They’re completely separate by law. The VAB is the formal review board. An independent appraiser, called a Special Master, hears both sides and makes a written recommendation to the VAB. The VAB makes the decision. The value sought is always fair market value. Short of going to court, the decision of the VAB is final.
What does the “Save our Homes” or “Amendment 10” mean to me as a taxpayer? This is a 1992 amendment to the Florida Constitution that limits the annual increase in the assessed (not market) value of homesteaded properties to 3% or the National Consumer Price Index, whichever is less.
Is Amendment 10 a tax cap?
Not exactly. It’s a limit on the assessed value of the parcel. It’s not a limit on the taxes charged to the property. Taxes are a product of the value times the millage rates. The millage rate actually sets the tax level. Tax levels can change more or less than 3%.
What property is affected by “Save Our Homes”?
Only properties that have a Homestead Exemption.
What happens when I buy a new home?
The cap is removed anytime ownership changes. A new property owner should file for Homestead, which will establish a new value cap on your new home during January 1-March 1 of the tax year. You can file for a future year as soon as you buy a new home. If you already have Homestead and there is no change to ownership, your exemption automatically carries from year to year. Other types of exemptions do require an annual filing.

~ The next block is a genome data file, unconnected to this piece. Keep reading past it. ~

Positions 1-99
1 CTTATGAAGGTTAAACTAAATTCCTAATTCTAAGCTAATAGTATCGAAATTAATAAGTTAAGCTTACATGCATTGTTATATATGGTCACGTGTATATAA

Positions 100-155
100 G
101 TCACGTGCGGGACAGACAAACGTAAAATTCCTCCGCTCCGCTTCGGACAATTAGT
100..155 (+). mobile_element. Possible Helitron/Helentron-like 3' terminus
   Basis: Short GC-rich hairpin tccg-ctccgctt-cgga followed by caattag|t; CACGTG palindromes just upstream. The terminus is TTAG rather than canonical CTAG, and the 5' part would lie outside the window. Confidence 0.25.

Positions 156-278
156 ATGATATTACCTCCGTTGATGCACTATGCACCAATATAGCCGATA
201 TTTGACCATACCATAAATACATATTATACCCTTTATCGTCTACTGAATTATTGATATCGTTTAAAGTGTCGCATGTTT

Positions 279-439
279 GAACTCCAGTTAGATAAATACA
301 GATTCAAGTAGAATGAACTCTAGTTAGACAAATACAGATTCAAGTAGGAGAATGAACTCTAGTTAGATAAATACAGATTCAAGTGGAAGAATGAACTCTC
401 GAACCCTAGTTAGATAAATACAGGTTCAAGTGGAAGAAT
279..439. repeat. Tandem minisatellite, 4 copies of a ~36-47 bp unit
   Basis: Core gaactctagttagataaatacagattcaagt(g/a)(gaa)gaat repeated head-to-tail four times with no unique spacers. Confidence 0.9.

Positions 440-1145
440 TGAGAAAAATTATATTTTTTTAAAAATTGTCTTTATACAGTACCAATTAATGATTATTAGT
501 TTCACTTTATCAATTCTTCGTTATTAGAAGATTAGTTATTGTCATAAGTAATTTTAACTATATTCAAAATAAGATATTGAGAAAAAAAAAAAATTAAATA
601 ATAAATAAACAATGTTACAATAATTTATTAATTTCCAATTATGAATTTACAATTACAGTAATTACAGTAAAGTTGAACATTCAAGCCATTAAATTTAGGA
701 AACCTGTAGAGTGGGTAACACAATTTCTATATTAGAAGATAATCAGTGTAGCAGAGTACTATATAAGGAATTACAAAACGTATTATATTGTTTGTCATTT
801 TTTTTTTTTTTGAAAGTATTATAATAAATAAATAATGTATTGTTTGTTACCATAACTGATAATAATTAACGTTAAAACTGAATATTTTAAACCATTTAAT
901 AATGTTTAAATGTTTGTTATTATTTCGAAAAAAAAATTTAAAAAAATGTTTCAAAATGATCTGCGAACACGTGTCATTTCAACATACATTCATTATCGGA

Is the TRIM notice exactly what I can expect to billed for in November?
No, the TRIM notice is showing you taxes and exemptions, however, the full bill that you will receive in November will also include any special assessments, CDD’s, Solid Waste, etc that are collected by the tax collector for your district.
If I am closing in September or October, why am I paying a full year’s taxes, plus escrows for next year?
Most lenders require that any taxes that become due and payable with sixty days of closing be collected and held by the title company until the bill is available in November. The title company will collect an estimated amount of taxes plus assessments from the buyer (Prior to November) and prorate the taxes between the buyer and seller as normal. The escrow amount that you are paying is being sent to your lender in order to accrue for taxes next year.
How does my lender determine my tax escrow amount?
Most lenders use the prior year tax amount for the total amount to be escrowed. Lenders do not normally estimate tax increases, unless there is new construction. In November your lender will most likely pay your taxes regardless of the amount you have escrowed and then bill you for any shortages and readjust your escrow for the following year. Upon receipt of your copy of the tax bill or TRIM notice you may contact your lender to receive information on their policy regarding taxes.